="http://www.w3.org/2000/svg" viewBox="0 0 512 512">

81 12.5 Tariffs and Global Pricing

Two of the effects of a tariff are worthy of emphasis. First, although a tariff represents a tax placed solely on imported goods, the domestic price of both imported and domestically produced goods will rise. In other words, a tariff will cause local producers of the product to raise their prices. Why?

When the price of imported goods rises due to the tariff, consumers will shift their demand from foreign to domestic suppliers. The extra demand will allow domestic producers an opportunity to raise output and prices to clear the market. In so doing, they will also raise their profit. Thus as long as domestic goods are substitutable for imports and as long as the domestic firms are profit seekers, the price of the domestically produced goods will rise along with the import price.

The average consumer may not recognize this rather obvious point. For example, suppose the United States places a tariff on imported automobiles. Consumers of U.S.-made automobiles may fail to realize that they are likely to be affected. After all, they might reason, the tax is placed only on imported automobiles. Surely this would raise the imports’ prices and hurt consumers of foreign cars, but why would that affect the price of U.S. cars? The reason, of course, is that the import car market and the domestic car market are interconnected. Indeed, the only way U.S.-made car prices would not be affected by the tariff is if consumers were completely unwilling to substitute U.S. cars for imported cars or if U.S. automakers were unwilling to take advantage of a profit-raising possibility. These conditions are probably unlikely in most markets around the world.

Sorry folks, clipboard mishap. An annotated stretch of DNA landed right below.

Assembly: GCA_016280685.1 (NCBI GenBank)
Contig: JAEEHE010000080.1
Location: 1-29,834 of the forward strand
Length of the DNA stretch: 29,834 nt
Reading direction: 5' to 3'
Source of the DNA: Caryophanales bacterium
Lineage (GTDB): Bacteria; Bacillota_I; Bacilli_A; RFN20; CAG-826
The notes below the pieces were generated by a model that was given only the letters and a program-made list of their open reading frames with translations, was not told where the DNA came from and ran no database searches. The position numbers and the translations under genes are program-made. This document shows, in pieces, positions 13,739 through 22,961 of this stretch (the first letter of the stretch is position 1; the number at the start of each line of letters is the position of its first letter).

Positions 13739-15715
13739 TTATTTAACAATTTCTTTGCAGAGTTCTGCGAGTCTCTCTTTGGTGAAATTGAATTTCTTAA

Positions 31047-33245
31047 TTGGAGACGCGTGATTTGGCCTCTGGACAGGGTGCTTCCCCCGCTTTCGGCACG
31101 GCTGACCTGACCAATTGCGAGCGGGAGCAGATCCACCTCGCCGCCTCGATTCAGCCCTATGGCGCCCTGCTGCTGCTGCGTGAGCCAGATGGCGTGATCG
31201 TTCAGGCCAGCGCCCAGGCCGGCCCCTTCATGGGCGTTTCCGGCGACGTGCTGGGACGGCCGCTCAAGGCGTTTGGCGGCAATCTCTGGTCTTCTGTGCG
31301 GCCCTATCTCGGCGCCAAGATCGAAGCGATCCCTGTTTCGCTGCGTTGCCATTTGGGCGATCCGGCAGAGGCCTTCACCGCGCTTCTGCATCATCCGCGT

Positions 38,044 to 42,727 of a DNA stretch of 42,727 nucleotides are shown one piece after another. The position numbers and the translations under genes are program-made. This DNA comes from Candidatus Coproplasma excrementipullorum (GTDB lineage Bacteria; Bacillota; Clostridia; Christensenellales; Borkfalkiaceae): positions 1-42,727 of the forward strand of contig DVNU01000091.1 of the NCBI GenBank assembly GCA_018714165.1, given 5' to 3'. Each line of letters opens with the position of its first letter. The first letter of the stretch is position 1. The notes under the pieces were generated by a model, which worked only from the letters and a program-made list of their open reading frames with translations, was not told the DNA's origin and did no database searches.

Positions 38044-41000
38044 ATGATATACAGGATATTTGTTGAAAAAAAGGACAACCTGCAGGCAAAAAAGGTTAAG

The second interesting price effect arises because the importing country is large. When a large importing country places a tariff on an imported product, it will cause the foreign price to fall. The reason? The tariff will reduce imports into the domestic country, and since its imports represent a sizeable proportion of the world market, world demand for the product will fall. The reduction in demand will force profit-seeking firms in the rest of the world to lower output and price in order to clear the market.

The effect on the foreign price is sometimes called the terms of trade effect. The terms of trade is sometimes defined as the price of a country’s export goods divided by the price of its import goods. Here, since the importing country’s import good will fall in price, the country’s terms of trade will rise. Thus a tariff implemented by a large country will cause an improvement in the country’s terms of trade.


This page is licensed under a Creative Commons Attribution Non-Commercial Share-Alike License (Links to an external site) Links to an external site and contains content from a variety of sources published under a variety of open licenses, including:

  • The book “International Trade: Theory and Policy” v. 1.0 published by Saylor Academy under a Creative Commons Attribution-NonCommercial-ShareAlike 3.0 License without attribution as requested by the work’s original creator or licensor.

I would like to thank Andy Schmitz for his work in maintaining and improving the HTML versions of these textbooks. This textbook is adapted from his HTML version, and his project can be found here.



Creative Commons License
12.5 Tariffs and Global Pricing by BABU JOHN MARIADOSS is licensed under a Creative Commons Attribution-NonCommercial-ShareAlike 4.0 International License, except where otherwise noted.